The 1911 census shows Percy (aged 34, a clerk in the horse racing industry), his wife Alice (34) and children Edith (12), Alice (11), Percy James (8), May (6) and Albert Robert (5) at 126 Trinity Rd, Upper Tooting. Also listed at the address were Alice’s widowed mother Charlotte Schmieden (74), Lizzie Warren (45, a visitor) a cook (27) and a servant (17). The census return says that the house had 8 rooms, also that Percy and Alice had 6 children, 5 of which were alive in 1911.

126 Trinity Road (in 2014)

The Manchester Courier printed this item in 1913
“Mr Percy Ivall, the owner of New York, authorises us to state that he is prepared to match New York against Light Charge for £1,000 a side, at the same weights and on the same course (Brighton). If procurable, W. Huxley is to ride New York, and those associated with Light Charge can put up whom they like.”

Percy was one of the executors of the estate of his elder borther James Ivall, after he died in 1922. Percy is described as a commission agent (ie bookmaker) in the probate records. Only on-course betting was allowed at this time - bookmaking shops were not legal. Perhaps Percy accepted bets unofficially at his shop ? The Daily Mirror of 23 March 1923 shows that Percy was the owner of My Rath, a horse that ran in the 1923 Grand National. The race was watched by King George V, the Prince of Wales (later Edward VIII) and Prince George (later George VI). Only 7 of 28 starters completed the course and the race was won by Sergeant Murphy. My Rath (starting price 66 to 1) did not finish.

In 1922, Percy’s daughter Alice Isabel married David Dick, a well-known jockey. Their eldest son, David Victor Dick, also became a jockey and won the Grand National in 1956.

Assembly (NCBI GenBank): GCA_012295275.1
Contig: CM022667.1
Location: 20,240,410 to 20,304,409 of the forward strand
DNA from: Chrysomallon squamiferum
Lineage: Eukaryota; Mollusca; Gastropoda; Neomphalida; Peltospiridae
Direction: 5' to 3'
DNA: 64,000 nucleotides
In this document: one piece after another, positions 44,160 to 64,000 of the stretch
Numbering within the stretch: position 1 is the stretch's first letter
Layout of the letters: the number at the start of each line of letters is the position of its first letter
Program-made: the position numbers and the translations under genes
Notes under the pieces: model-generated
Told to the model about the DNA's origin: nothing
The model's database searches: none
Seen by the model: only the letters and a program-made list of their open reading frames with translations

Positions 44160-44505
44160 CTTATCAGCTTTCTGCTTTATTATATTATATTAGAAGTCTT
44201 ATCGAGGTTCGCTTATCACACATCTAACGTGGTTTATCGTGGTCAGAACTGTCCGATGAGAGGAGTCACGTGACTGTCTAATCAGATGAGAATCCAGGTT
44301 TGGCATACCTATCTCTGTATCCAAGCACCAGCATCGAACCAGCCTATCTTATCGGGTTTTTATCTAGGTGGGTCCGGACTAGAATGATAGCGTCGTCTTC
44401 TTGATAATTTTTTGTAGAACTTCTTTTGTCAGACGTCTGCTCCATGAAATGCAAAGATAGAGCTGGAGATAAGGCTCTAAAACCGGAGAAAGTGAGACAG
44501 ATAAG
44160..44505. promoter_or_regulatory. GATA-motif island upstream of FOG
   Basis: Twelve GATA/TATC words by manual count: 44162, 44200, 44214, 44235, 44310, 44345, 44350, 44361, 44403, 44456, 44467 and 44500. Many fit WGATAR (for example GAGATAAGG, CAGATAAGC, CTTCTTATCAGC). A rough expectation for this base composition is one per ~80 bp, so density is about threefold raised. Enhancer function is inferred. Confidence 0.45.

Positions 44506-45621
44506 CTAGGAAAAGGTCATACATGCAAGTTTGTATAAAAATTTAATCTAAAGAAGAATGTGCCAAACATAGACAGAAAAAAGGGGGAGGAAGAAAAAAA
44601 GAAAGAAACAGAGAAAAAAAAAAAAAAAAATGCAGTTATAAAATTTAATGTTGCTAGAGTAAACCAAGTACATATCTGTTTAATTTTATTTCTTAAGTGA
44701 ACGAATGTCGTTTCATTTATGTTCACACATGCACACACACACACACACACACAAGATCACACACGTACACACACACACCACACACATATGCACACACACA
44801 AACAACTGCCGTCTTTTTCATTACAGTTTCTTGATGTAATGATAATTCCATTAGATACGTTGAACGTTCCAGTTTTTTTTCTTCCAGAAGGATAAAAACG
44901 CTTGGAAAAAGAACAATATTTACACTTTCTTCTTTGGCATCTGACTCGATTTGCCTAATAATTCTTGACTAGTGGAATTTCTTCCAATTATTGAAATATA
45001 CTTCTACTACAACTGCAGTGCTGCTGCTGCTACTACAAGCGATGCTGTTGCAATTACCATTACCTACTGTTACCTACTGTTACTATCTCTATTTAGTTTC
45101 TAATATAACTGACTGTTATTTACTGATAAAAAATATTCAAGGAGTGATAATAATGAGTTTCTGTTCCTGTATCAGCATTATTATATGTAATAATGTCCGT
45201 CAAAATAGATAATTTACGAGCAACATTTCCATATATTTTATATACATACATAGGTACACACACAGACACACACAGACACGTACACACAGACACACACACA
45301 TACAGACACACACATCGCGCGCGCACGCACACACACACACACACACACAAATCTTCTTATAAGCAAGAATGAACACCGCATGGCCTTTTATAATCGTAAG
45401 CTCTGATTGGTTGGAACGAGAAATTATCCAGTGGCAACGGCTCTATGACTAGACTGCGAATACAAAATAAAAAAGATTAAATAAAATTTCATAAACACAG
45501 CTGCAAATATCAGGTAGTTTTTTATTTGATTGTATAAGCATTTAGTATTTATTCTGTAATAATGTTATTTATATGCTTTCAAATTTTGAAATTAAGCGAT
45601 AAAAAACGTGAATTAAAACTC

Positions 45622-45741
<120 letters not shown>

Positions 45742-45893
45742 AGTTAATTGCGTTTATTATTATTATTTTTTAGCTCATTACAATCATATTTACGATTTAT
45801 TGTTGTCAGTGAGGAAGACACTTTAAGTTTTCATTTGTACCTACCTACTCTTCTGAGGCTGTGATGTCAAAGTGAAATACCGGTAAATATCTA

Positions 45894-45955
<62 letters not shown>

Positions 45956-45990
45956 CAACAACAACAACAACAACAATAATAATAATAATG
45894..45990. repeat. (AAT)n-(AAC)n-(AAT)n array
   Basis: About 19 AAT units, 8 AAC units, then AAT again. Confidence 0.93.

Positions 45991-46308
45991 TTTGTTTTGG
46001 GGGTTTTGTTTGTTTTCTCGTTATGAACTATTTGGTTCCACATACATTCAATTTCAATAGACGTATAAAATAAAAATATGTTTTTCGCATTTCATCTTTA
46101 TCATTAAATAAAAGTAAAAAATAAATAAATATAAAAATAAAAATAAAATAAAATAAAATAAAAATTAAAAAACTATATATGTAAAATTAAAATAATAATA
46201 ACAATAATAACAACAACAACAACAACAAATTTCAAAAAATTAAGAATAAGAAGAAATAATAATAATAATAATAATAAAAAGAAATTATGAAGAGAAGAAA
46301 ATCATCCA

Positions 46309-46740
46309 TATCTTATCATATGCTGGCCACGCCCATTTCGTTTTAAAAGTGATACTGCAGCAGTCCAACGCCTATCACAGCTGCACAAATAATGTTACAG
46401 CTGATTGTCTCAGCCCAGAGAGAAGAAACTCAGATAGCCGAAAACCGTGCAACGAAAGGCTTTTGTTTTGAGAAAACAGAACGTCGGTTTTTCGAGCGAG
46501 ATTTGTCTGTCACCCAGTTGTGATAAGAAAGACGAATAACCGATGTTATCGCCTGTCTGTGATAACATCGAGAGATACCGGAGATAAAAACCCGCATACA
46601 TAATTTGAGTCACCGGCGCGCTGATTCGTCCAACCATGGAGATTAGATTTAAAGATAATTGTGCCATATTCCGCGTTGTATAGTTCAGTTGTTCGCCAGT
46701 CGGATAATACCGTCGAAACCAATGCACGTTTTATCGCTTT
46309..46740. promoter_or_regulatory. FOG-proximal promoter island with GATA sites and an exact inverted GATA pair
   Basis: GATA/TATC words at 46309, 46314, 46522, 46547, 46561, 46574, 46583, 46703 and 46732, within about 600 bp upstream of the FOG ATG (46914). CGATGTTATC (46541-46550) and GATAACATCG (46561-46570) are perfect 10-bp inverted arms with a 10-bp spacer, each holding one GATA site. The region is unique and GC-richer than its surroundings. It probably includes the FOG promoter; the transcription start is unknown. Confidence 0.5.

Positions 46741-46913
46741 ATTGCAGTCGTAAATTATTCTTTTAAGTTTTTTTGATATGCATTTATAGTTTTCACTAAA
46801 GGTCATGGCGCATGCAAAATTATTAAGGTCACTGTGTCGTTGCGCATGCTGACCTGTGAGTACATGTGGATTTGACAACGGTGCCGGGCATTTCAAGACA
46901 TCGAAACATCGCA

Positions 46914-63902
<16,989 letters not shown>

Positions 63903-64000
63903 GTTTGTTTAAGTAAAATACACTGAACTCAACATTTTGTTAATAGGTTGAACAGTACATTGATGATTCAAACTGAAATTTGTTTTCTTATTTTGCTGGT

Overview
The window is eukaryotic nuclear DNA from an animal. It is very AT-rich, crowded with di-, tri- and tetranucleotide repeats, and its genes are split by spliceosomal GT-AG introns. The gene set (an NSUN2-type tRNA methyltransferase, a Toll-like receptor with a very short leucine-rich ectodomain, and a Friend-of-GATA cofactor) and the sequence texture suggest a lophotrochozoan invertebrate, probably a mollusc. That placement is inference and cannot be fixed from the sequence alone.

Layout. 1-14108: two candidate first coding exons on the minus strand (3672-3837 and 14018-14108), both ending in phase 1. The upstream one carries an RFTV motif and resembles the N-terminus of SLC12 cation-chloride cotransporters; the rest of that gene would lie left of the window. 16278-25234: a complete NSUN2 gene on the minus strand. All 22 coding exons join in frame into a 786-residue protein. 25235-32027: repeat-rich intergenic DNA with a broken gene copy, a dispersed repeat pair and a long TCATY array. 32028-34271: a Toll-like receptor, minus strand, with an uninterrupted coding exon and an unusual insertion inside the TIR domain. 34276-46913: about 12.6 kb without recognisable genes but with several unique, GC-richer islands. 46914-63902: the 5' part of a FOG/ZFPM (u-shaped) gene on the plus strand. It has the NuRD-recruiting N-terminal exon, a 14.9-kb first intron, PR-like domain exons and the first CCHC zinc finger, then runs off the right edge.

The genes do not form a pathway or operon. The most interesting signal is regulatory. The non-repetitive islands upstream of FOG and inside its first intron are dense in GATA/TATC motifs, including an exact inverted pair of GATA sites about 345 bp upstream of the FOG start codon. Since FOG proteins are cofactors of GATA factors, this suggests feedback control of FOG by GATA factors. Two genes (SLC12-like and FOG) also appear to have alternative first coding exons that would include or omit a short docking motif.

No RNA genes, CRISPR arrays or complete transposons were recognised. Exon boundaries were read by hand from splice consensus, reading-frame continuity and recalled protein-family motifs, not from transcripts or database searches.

From Yorkshire Post 28 April 1922

Percy's  granddaughter Carol has sent me the following. “My grandfather had cancer. When he went into hospital for surgery he said that if he survived they would have another child… my mother (Doris Grace Rose Ivall, who was born in 1912). I don’t remember my maternal grandfather; he died when I was very young. My grandmother was very small. I don’t think she was even 5 foot. She was an alcoholic and used to hide her booze in perfume bottles or anywhere else she could think of. Her children would tip out all her stash when they found them. There is a story that she was so angry with one son that she chased him around the pool table with a carving knife. In spite of her drinking she lived into her 80s.”

Percy’s brother James operated a Wholesale Nurseryman business at The Nurseries, Wickham Rd, Shirley, Croydon. After James died in 1922 the business, now named Ivall Brothers, was run by Percy and his brother William. An announcement appeared in the London Gazette of 1 July 1927 saying that the partnership between Percy and William was dissolved by mutual consent. William continued the business.
Percy and Alice Ivall c 1931

I have a section of the life story written by Percy’s youngest child Doris in which she says that in 1930 Percy and Alice had a large car, employed a cook and there was a tennis court in the garden of their house (in Cheam). Later that year they moved to a small flat. Doris describes her father as “a kind and gentle soul”.

The 1939 national register shows Percy and Alice Ivall living at 852 London Road, Thornton Heath, Croydon with their daughter Edith. The occupation for all three of them is given as "wool shop keeper."

Percy died in 1945 aged 68 in Thornton Heath, Surrey. His will made on 24th May 1911 says only “I give and bequeath unto my dear wife Alice Ivall all monies and properties I possess at my death” and appoints Alice as the executor. The probate record reads
“Percy Ivall of 852 London Road, Thornton Heath, Surrey died 7 Oct 1945. Probate to Alice Ivall, widow, estate £324.” (£324 in 1945 was equivalent to about £38,000 now).

Alice died in 1962 aged 84.